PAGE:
OPINION: Surgery brings forth the titanium-knee shuffle

Credit: Hospital nurse

Credit: Hospital nurse

Two days after a surgeon went all Texas Chain Saw Massacre on my right knee last month, a physical therapist came to my home and told me to grab my walker and get moving.

He wanted to see if I could shuffle through the house for five minutes. After three, I waved my hand in surrender, saying I felt woozy. I had to lay down.

This was distressing. I’ve always prided myself as someone able to plow through travail. I once shattered my right hand in the first round of a Golden Gloves bout but finished the three-round fight with both arms flailing, embodying the never-give-up style of Rocky.

But darned if it wasn’t Rocky who helped me into this predicament in the first place: His rousing movie factored into my long affair as a participant in the sport. A necessary evil of competing is pounding out miles of roadwork. And true to the movie, I did so, running hundreds of miles through the years, often in barely padded Converse All Stars, just like the Italian Stallion.

It’s not fair to blame my total knee replacement on Rocky Balboa. I should also point a finger at my old man. He got both knees replaced when he was in 60s, as am I. So, it seems to run in the genes.

Body parts apparently have an end-on date and my right knee expired this year.

Credit: Julie Hodack

Credit: Julie Hodack

I’m a Baby Boomer and am representative of another massive trend — joint replacement. Some 800,000 Americans get total knee replacements each year, a figure estimated to increase two thirds by 2030.

Add in hips and that’s a lot of us getting the TSA doublecheck.

The fact that joint replacements are so common means everyone — and I mean everyone — has a story or advice.

When I explain why I’m limping or have a cane (which I recently ditched ), I hear an endless array of tales from good-intentioned folks telling me at length about a father/aunt/brother/co-worker or even guy-from-down-the-block who went through the same procedure. And by procedure, I mean ordeal.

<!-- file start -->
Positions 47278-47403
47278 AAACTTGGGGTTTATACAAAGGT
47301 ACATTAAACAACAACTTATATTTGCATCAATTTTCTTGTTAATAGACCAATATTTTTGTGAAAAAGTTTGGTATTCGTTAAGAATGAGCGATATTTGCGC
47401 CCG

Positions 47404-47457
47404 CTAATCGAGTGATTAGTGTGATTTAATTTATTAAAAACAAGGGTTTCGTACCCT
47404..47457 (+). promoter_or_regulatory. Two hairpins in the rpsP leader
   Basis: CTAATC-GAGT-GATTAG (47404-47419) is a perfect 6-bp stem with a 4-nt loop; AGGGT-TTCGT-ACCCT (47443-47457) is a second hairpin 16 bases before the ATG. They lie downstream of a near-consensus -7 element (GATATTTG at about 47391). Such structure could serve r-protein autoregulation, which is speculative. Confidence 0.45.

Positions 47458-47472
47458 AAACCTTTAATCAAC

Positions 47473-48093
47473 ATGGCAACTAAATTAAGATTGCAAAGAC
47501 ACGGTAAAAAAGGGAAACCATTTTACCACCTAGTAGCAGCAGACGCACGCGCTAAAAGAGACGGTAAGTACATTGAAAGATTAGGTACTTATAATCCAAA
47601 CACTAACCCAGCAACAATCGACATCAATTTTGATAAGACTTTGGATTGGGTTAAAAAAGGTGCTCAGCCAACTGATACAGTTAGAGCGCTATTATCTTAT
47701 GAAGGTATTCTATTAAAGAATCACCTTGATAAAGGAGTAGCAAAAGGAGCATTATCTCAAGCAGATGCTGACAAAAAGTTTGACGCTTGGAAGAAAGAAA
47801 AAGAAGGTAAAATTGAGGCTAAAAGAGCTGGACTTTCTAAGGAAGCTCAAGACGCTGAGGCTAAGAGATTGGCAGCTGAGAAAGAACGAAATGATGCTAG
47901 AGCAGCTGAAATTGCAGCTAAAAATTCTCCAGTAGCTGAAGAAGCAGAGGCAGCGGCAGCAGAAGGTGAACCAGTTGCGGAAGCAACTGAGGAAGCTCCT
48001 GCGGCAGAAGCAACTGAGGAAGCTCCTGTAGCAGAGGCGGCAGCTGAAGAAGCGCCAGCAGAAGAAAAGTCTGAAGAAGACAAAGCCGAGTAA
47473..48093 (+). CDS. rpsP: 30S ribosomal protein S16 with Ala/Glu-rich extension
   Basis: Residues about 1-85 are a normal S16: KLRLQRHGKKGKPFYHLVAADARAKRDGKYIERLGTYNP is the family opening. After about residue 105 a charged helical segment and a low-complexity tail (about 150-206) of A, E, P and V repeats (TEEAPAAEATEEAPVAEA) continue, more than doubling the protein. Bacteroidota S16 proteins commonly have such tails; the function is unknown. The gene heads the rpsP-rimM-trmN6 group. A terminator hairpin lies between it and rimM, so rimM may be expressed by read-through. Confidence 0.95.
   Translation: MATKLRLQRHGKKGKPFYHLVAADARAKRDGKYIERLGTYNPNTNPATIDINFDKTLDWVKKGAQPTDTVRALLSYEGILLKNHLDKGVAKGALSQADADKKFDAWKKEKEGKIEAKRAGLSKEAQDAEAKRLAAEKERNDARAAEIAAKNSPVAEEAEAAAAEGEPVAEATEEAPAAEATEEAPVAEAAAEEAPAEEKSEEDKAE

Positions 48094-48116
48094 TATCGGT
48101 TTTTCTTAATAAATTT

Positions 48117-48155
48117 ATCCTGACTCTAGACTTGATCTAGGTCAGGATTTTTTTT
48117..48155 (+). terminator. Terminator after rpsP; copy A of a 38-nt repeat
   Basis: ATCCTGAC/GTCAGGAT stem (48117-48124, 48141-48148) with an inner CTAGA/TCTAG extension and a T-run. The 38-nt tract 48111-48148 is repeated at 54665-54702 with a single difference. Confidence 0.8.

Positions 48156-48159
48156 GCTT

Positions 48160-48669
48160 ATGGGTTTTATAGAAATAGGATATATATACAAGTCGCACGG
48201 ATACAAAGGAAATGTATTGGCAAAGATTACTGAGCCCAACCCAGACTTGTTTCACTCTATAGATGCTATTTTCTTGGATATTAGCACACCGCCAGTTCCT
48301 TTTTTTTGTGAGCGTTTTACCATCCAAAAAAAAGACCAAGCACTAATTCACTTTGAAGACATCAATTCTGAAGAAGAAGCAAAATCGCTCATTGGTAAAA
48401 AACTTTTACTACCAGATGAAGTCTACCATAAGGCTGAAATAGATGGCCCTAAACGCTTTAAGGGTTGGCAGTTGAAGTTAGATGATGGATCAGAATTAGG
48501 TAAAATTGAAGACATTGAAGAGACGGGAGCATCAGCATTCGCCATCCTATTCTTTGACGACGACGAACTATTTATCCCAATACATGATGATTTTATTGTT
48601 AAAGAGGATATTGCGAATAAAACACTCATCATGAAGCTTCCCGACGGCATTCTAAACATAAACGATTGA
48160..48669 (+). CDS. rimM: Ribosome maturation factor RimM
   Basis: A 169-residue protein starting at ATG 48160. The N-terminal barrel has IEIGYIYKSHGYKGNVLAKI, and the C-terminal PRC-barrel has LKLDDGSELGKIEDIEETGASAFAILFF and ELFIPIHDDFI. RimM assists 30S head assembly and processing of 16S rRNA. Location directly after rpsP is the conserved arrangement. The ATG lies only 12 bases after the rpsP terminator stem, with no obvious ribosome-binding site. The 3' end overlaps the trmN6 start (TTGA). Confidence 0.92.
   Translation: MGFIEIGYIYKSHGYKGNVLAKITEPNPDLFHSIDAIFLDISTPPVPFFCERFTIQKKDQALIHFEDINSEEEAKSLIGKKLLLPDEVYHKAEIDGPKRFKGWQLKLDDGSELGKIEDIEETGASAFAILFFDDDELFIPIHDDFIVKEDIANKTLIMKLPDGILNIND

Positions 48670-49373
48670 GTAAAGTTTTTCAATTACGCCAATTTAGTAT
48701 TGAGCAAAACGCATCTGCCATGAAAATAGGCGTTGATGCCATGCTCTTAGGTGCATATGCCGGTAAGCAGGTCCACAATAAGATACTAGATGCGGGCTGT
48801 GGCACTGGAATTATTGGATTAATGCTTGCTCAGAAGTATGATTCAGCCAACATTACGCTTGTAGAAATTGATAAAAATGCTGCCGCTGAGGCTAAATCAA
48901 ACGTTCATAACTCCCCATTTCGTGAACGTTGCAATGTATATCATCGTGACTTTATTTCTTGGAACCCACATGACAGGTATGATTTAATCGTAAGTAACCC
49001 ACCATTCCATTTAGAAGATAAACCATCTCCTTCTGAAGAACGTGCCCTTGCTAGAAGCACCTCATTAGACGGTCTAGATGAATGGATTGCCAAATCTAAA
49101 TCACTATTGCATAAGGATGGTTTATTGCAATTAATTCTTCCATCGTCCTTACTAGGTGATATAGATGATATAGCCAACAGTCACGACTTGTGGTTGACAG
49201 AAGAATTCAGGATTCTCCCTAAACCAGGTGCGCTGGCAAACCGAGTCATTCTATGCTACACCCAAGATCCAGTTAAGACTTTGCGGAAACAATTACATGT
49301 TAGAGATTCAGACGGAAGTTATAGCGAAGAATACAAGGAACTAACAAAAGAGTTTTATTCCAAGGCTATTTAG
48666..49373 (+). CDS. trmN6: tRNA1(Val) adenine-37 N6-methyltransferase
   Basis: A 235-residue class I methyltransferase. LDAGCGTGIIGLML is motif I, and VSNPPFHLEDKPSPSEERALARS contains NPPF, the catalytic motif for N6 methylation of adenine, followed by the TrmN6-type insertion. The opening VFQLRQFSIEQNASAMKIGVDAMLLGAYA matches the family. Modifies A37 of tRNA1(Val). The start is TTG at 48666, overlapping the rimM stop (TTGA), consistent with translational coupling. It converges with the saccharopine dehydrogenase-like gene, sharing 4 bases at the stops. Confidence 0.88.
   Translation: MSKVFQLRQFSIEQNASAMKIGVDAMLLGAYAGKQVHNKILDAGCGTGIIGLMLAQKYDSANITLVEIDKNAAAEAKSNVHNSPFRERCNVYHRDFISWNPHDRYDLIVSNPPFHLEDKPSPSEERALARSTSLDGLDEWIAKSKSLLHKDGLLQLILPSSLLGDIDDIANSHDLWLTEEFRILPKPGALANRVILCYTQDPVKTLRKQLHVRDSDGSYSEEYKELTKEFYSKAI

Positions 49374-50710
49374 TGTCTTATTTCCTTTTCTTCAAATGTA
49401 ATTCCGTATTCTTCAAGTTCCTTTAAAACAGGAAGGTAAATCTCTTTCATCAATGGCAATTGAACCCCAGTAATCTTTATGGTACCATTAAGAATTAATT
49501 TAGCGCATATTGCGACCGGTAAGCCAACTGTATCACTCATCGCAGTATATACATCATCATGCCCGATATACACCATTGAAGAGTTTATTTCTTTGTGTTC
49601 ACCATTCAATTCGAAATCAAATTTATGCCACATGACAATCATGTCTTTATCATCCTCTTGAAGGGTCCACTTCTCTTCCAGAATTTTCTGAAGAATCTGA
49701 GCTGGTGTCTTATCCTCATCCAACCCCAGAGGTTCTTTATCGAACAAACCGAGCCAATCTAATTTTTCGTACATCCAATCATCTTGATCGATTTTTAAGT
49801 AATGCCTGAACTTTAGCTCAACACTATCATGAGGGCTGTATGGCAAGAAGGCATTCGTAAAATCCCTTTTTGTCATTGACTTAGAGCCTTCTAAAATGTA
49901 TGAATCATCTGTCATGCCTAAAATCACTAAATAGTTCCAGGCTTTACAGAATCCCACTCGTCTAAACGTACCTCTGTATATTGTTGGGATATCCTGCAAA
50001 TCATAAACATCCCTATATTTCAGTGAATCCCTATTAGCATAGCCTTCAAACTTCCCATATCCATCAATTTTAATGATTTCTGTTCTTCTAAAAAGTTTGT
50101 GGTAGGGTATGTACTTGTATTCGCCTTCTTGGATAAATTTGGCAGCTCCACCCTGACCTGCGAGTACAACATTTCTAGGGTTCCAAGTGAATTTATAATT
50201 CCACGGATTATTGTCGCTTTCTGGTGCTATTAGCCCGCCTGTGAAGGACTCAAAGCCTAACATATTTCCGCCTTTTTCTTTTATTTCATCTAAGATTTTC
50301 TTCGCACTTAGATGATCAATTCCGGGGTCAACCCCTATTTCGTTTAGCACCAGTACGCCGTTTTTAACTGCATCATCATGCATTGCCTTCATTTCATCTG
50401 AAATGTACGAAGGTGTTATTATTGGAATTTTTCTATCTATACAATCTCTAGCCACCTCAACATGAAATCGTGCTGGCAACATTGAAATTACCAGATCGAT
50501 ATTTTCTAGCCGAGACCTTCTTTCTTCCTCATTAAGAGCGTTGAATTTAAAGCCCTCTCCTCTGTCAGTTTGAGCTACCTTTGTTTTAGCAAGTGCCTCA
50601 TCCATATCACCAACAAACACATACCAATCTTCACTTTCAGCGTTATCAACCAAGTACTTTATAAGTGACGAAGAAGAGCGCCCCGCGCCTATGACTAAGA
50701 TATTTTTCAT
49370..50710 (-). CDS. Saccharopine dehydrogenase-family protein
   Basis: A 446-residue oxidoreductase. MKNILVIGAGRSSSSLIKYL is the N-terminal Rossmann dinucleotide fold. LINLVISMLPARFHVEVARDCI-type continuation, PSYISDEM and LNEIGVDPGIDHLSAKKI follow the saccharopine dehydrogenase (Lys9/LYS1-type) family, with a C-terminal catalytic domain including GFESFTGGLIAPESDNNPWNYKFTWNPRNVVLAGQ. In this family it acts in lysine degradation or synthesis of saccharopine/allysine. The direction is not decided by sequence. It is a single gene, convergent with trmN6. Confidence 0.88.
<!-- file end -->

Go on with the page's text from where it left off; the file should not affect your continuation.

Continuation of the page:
“Make sure you do the exercises,” the armchair physiotherapists advise. I nod and offer thanks, glad for guidance that will prevent me from a lifetime of lurching with a limb frozen stiff as if it’s filled with plaster.

Over the past few years, I increasingly hobbled while getting about, having transformed from an active jump-roping, box-jumping hot shot to someone who dragged a leg like a zombie if forced to walk a mile. Father Time is unforgiving.

At my mom’s funeral last year, I had to go out and buy a pair of black gym shoes to match my suit. Standing on the altar’s marble floor in dress shoes while delivering the eulogy would have been unbearable. It was about then I said “Enough!” and agreed to go under the knife.

Going “under the knife” would be a tummy rub in comparison.

Actually, you are going under the power drill, saw, hammer and something called the tibial cutting block. An orthopedic surgeon is largely a really smart carpenter.

I have a bone doctor acquaintance who focuses on hips and knees. Once, while discussing his craft, I noted, “So you have to use one of those fancy Sawzalls?”

“No,” he corrected me, smiling, a gleam in his eye. “I don’t have to use them. I get to use them.”

I suppose molding and crafting the human form is cooler than doing some weekend woodwork.

It wasn’t until after surgery that I peeked at some online videos to see what they were really doing. I am glad I waited.

Credit: Courtesy photo

Credit: Courtesy photo

In essence, the doctor saws off the bottom of your thigh bone and the top of the shin bone, affixes (hammers in) titanium replacements and medical grade polyethylene (plastic), moves the muscles back in place and staples you up.

The high point is when he pulls out what looks like a hockey puck of bone.

Thank God for the drugs!

Barely three hours after Dr. Allen McDonald stapled me up in the operating room, I was wheeled out of the hospital and stepping into the family minivan. Talk about up and out.

The therapy is as grueling as advertised, although not terrible. The key is to regain strength and flexibility. It’s a matter of banging out 40 minutes of exercises (both at home or at the physical therapist’s office) twice a day, followed by laying on the floor for 30 minutes with the sore, swollen joint packed with ice. Rehab is like a having second job.

Then there are the frequent walks, the mini stretching and the foot plants on the floor, pushing the knee achingly forward to see what range of motion you can achieve. I’m up to 117 degrees of knee bending. Not bad. At least for nearly four weeks in.

According to The Knee Society, of which I guess I’m now an official member, I can in the relatively near future look forward to swimming, low-resistance rowing, walking, ballroom dancing, shuffleboard — and croquet. But not aggressive croquet.

In a few months, I can work up to low-impact aerobics, hiking, horseback riding, and even some in-line skating, not that I ever did much of those activities.

The “not recommended” activities include baseball, basketball, soccer, gymnastics, jogging, rock climbing, hang gliding or parachuting.

Darn. Lately, I’ve been aching to leap from a plane.